After big days on Akamina Ridge / Forum Peak and then Newman, Spionkop and Avion we were ready for a third big day on Sunday, June 21 2009.
Since Wietse and I wanted to be back on time (it was Father's day after all!) in Calgary we decided to get up at 4:45 and be hiking by around 6-6:30 after having breakfast, cleaning up camp and driving to the Red Rock Canyon trailhead parking area.
Just like the Snowshoe Trail, the Blakiston Creek Trail is probably a good candidate for your bike, if you have one. Unlike the Snowshoe Trail, this one is quite scenic and does a better job of distracting you from your aching feet, assuming you've already done 5 peaks and about 40km in the previous 2 days! ;-)
We hadn't seen any bears while hiking yet on this 3 day trip, which is just as surprising as the lack of wind we were continuing to experience. Waterton is literally crawling with both Black and Grizzly Bears and on any given visit you are pretty guaranteed to run into some bruins on the trails. Hiking next to a rush creek seemed to open up a bear encounter so we continued our practice of yelling "hey bear" every 50-100 meters. This method certainly seems to work because I've never surprised a bear or any other intimidating animal while practicing "safe yelling" in the mountains.
Again I was glad I had a map and after the second major drainage crossing I knew that the third was our way up Anderson. On hindsight we should have just headed up that third drainage as soon as we crossed the creek because we ended up traversing from Nugara's photo location to climber's right, towards that creek, anyway but Andrew's directions worked fine too. The lower slopes of Anderson are covered in a blanket of low shrubs and trees, making the first 30 minutes sweaty and sore. The weather was very warm but the clouds were already starting to build. The lack of wind was becoming downright disturbing - maybe global warming? :-)
One thing you should know about Anderson Peak. It's a LONGGGGGG way up from the Blakiston Creek Trail. I know it doesn't really look like it but when Nugara says it's a foreshortened slope you should believe him 'cause it is! After gaining about 400 meters of vertical elevation it looked like we 'only' had another 300 to go but my altimeter watch said otherwise! (It was more like 500 to the col and 700 to the peak!)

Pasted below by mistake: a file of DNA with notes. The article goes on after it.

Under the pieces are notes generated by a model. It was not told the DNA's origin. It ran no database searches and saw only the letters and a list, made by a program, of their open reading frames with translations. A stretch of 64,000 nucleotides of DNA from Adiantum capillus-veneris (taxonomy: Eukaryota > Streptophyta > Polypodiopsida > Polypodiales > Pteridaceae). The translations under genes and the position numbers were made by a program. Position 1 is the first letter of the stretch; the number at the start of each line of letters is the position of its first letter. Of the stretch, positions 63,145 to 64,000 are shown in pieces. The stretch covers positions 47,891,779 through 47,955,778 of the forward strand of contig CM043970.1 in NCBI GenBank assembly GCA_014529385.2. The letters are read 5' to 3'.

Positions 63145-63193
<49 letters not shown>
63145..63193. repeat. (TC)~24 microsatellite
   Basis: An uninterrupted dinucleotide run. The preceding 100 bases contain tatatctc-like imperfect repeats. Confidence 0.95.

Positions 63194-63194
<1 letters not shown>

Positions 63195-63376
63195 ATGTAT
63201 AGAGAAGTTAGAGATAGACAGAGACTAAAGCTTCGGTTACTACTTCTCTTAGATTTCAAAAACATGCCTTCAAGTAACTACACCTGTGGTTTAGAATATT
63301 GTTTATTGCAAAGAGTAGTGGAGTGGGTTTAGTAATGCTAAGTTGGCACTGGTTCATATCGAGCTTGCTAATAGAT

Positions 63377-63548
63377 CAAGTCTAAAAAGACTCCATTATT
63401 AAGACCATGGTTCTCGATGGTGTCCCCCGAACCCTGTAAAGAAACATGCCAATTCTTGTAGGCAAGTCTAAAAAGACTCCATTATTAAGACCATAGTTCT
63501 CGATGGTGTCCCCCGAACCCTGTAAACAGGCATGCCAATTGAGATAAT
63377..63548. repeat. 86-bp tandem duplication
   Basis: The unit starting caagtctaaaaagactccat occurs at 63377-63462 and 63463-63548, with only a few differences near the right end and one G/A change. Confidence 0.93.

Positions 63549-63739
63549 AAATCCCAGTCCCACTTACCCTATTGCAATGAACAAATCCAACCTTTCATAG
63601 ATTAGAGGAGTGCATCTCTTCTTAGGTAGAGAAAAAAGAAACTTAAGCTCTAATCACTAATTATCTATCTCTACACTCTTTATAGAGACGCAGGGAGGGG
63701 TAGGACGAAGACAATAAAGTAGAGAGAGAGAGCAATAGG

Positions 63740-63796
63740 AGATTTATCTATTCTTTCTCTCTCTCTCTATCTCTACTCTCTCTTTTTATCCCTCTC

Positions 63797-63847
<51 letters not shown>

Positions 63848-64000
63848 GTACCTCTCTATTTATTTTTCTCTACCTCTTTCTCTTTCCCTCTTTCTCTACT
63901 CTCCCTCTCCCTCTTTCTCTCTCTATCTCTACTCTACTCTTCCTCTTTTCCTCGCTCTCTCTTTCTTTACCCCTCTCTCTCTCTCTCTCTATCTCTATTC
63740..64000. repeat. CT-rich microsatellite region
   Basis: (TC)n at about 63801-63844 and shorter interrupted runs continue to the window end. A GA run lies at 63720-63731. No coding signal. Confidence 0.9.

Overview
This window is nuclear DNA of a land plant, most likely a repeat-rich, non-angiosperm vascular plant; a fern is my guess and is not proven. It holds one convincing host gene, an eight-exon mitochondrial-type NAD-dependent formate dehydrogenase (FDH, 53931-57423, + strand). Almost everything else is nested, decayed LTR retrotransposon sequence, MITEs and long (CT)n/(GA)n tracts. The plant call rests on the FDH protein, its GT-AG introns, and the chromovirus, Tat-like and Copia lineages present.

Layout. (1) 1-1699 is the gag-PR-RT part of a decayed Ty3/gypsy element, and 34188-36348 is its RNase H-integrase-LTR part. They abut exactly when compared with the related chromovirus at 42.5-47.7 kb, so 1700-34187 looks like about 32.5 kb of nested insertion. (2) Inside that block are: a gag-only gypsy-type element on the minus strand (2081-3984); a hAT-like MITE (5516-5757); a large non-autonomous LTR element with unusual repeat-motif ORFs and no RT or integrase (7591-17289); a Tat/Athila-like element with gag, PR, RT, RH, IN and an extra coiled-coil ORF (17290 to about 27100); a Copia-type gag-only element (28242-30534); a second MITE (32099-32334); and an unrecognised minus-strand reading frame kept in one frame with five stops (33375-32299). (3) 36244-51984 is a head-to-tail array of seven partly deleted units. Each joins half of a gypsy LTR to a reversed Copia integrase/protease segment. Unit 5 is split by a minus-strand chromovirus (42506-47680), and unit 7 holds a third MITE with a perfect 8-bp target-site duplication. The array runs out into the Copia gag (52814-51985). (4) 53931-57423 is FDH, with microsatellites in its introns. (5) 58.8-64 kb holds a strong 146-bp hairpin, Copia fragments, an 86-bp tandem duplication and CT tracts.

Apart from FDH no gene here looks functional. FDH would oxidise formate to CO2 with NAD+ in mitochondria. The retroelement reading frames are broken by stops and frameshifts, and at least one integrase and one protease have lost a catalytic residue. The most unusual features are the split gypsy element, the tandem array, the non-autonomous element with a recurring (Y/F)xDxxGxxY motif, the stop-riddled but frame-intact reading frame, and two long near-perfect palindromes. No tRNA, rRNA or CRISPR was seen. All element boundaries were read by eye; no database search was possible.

We took a route up that trended climber's right. This worked really well as I kicked steps up about 250 vertical meters on a nice snow slope. Again, the ridge looked like it was right there, but it wasn't! We had to scramble up some horrible scree and then some fun hands-on stuff before I finally popped out near Anderson's northern outlier, about 50 vertical meters higher and a few hundred meters away from the col beneath the true summit hump.
The clouds were really starting to come in now and I could barely make out the summit. I was on my own and decided to at least wait for one other member of our group to catch up before heading off in the clouds and mist. The weather was warm enough for thunderstorms but we hadn't heard any booming yet so I wasn't too worried about that. I waited for about 15 minutes before spotting two and then three figures coming over the ridge. At that point I headed up the last 150 vertical meters to the summit of Mount Anderson, which was covered in a thick layer of cloud.
Soon the others joined me on the summit. I was getting a bit concerned about the darkening sky and since I was feeling great I told the others that I was waiting till the summit of Lost to eat lunch. Keith and Anne (Speedy)-Marie stayed at the summit of Anderson for a few minutes while Wietse and I continued on to Lost Mountain.
Sunday starts off very pleasant!
Even the flowers are into it...
Hiking beside Blakiston Creek means a lot of bear-yelling:
Ascent gully from the trail:
Ascent gully once you've bashed through the first 100 meters of undergrowth! :-) We ascended to the right of the falls but others have gone left - more difficult terrain is left.
This snow patch looks small. It's actually at least 250 vertical meters of gain! The ridge is at least 400 vertical meters yet from this point which means the peak is still over 550 vertical meters from here.
A view back as we climb higher:
The snow made travel easy and quite fast but we ended up going too far along the ridge and had to lose height before getting back to the summit mass:
Looking ahead to the summit mass - covered in cloud:
Anne-Marie coming down the ridge:
Vern on the summit of Anderson Peak:
Keith and Wietse slog up to the summit:
The cliffs are impressive just below the summit:
Everyone on the summit:
Summit panorama (click to view full size):
Keith and Anne-Marie on the summit of Anderson Peak:
Heading down Anderson Peak and towards Lost Mountain: